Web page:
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For 38 years I was a chemistry professor at the University of Minnesota in Minneapolis. I have always had an artistic interest in wood and became inspired by the beautiful lathe turned bowls in Hawaii during a camping vacation in 2005. In 2006 I explored wood turning on a foot-powered spring-pole lathe in a course at the North House Folk School in Grand Marais, Minnesota, and soon after I purchased a power lathe and turning tools. I learned by trial and error and advice from wood turners in Hawaii. In 2008 I retired from my teaching and research career, moved full time to our "cabin" in Hovland with my wife Inger, and now spend a good part of my time turning wooden bowls in my wood shop on the shore of Lake Superior. Several of my bowls were selected for display for the King and Queen of Sweden in 2012, and in 2016 two of my bowls were selected to be part of a major exhibit on the Hidden Art of Trees at the Chicago Botanic Garden. I love the challenge of turning odd shaped pieces of wood with dramatic bark and spalting. I feel I am a conduit for salvaging old pieces of wood and bringing out their natural beauty and charm, to be enjoyed by generations of people. I especially enjoy turning bowls from local wood, especially gnarly burls. My wood turning is a great extension of my career in science and provides continued satisfaction in adding beauty and inspiration to this world.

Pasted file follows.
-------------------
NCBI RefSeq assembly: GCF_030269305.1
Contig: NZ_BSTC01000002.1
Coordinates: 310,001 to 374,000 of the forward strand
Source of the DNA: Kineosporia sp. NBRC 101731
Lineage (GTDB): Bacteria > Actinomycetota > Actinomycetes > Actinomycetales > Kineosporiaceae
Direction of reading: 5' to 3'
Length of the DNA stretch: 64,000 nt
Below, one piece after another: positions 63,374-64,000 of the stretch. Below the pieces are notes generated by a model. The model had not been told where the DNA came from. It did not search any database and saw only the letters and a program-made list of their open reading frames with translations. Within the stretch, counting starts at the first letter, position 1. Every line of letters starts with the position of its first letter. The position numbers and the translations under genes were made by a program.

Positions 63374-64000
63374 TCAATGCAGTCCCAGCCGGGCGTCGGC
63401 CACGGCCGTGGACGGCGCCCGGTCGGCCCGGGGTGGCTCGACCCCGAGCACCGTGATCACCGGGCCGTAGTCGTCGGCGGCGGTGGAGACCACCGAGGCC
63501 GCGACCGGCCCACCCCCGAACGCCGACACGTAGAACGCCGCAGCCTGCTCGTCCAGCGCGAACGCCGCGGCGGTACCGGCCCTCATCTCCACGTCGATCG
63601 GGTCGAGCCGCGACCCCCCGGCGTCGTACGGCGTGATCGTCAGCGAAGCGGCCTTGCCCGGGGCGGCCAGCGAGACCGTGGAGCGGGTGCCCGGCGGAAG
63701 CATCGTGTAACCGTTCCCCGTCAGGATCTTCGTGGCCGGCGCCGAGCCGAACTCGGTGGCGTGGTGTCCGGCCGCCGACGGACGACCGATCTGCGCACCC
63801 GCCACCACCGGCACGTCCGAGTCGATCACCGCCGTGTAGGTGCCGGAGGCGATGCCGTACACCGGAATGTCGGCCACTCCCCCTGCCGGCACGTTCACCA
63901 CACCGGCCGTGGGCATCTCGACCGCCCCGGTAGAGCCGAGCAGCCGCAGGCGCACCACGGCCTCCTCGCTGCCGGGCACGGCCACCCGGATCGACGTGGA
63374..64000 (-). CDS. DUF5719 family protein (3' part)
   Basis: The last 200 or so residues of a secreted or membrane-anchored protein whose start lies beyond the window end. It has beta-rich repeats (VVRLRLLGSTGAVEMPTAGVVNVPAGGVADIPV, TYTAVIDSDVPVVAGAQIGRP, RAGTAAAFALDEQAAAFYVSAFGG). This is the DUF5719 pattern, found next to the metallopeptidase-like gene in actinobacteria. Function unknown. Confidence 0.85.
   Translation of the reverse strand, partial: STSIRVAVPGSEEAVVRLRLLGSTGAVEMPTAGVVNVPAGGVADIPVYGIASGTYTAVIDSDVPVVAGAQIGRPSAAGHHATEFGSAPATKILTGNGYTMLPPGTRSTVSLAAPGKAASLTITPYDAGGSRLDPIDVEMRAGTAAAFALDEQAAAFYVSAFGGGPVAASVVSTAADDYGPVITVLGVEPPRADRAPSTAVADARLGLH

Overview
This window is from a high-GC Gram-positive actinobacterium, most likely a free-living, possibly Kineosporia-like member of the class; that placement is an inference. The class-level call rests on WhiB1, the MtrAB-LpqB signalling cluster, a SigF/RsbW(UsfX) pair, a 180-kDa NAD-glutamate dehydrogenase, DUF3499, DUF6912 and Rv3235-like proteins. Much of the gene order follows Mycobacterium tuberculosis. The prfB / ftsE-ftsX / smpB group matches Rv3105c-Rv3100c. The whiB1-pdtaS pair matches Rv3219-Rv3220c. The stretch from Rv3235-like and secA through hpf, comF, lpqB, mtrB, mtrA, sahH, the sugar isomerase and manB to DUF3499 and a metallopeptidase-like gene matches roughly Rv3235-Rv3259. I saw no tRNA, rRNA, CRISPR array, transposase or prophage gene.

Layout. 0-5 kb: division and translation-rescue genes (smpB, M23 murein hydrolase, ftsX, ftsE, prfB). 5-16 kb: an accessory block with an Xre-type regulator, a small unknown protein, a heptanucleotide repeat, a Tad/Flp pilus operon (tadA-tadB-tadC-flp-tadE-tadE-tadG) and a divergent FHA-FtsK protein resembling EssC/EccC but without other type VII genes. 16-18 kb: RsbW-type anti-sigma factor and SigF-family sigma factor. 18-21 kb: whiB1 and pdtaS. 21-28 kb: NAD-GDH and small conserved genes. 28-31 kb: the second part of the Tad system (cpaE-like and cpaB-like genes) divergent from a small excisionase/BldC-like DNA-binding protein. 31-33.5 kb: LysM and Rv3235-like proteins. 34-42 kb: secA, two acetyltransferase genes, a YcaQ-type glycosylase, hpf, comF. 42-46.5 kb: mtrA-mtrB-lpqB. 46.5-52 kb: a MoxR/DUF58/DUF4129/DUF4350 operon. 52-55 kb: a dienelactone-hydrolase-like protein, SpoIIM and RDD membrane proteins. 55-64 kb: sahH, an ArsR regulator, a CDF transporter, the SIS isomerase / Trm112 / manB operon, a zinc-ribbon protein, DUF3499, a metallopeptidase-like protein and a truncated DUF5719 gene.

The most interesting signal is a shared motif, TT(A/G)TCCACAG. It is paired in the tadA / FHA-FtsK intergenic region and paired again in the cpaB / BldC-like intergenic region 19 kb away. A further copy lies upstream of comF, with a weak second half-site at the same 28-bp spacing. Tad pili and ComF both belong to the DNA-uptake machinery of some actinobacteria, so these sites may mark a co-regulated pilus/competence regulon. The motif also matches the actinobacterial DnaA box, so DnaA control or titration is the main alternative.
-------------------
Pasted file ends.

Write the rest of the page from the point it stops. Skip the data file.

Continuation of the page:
Where the world ceases to be the scene of our personal hopes and wishes, where we face it as free beings admiring, asking, and observing, there we enter the realm of Art and Science. If what is seen and experienced is portrayed in the language of logic, we are engaged in science. If it is communicated through forms whose connections are not accessible to the conscious mind but are recognized intuitively as meaningful, then we are engaged in art. Common to both is the loving devotion to that which transcends personal concerns and volition.- Albert Einstein, 1921

Click HERE to see a short video produced by a local TV station in 2018 that shows Lou turning a bowl and telling his wood turning story.


You can hear an informative interview about my bowl turning in July of 2015 by our local radio station (WTIP in Grand Marais, MN) at this link.

Photo of Lou turning a small bowl during a demonstration at a Crossing Borders Art Tour in 2008

I learned wood turning at the North House Folk School. This craft school changed my life and is a main reason I started this new career. Here is a link to a great video about the school and about the part of the world I call home.

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